CirrhosisCirrhosis of the liver refers to a disease in which normal liver cells are replaced by scar tissue caused by alcohol and viral hepatitis B and C. This disease leads to abnormalities in the liver's ability to handle toxins and blood flow, causing:
- internal bleeding,
- kidney failure,
- mental confusion,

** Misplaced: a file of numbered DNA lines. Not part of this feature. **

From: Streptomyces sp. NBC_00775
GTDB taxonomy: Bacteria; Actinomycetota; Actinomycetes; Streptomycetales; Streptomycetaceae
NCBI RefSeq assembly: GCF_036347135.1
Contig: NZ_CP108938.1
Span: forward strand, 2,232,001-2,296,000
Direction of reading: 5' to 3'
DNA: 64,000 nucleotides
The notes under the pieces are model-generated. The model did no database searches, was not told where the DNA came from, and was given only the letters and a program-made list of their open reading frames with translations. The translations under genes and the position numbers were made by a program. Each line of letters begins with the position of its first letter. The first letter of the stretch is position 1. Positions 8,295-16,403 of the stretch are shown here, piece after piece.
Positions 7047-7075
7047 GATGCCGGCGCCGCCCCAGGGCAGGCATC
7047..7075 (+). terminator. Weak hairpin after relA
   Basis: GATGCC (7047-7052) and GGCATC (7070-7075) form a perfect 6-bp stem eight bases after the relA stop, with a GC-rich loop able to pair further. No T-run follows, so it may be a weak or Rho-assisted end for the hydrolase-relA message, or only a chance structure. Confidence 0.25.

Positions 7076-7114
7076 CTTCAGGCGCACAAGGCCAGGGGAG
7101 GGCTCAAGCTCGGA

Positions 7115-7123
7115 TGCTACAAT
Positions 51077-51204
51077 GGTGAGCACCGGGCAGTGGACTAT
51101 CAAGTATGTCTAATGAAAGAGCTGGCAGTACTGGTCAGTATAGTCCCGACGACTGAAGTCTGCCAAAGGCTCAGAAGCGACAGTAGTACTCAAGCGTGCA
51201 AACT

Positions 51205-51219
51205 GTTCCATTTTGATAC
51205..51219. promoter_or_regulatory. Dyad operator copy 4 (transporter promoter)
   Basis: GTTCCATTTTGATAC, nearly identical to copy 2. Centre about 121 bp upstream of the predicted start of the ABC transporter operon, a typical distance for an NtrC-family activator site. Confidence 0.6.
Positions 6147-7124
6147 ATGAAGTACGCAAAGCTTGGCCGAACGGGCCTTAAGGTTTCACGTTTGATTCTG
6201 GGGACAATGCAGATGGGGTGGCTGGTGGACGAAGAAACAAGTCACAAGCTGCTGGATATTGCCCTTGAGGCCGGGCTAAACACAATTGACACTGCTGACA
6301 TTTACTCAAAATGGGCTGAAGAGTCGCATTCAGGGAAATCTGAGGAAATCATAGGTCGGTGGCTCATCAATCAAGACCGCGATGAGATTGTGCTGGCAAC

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Congestive Heart Failure (CHF) OverviewCongestive heart failure (CHF) refers to a condition in which the heart loses the ability to function properly. Heart disease, high blood pressure, diabetes, myocarditis, and cardiomyopathies are just a few potential causes of congestive heart failure. Signs and symptoms of congestive heart failure may include fatigue, breathlessness, palpitations, angina, and edema. Physical examination, patient history, blood tests, and imaging tests are used to diagnose congestive heart failure. Treatment of heart failure consists of lifestyle modification and taking medications to decrease fluid in the body and ease the strain on the heart. The prognosis of a patient with congestive heart failure depends on the stage of the heart failure and the overall condition of the individual.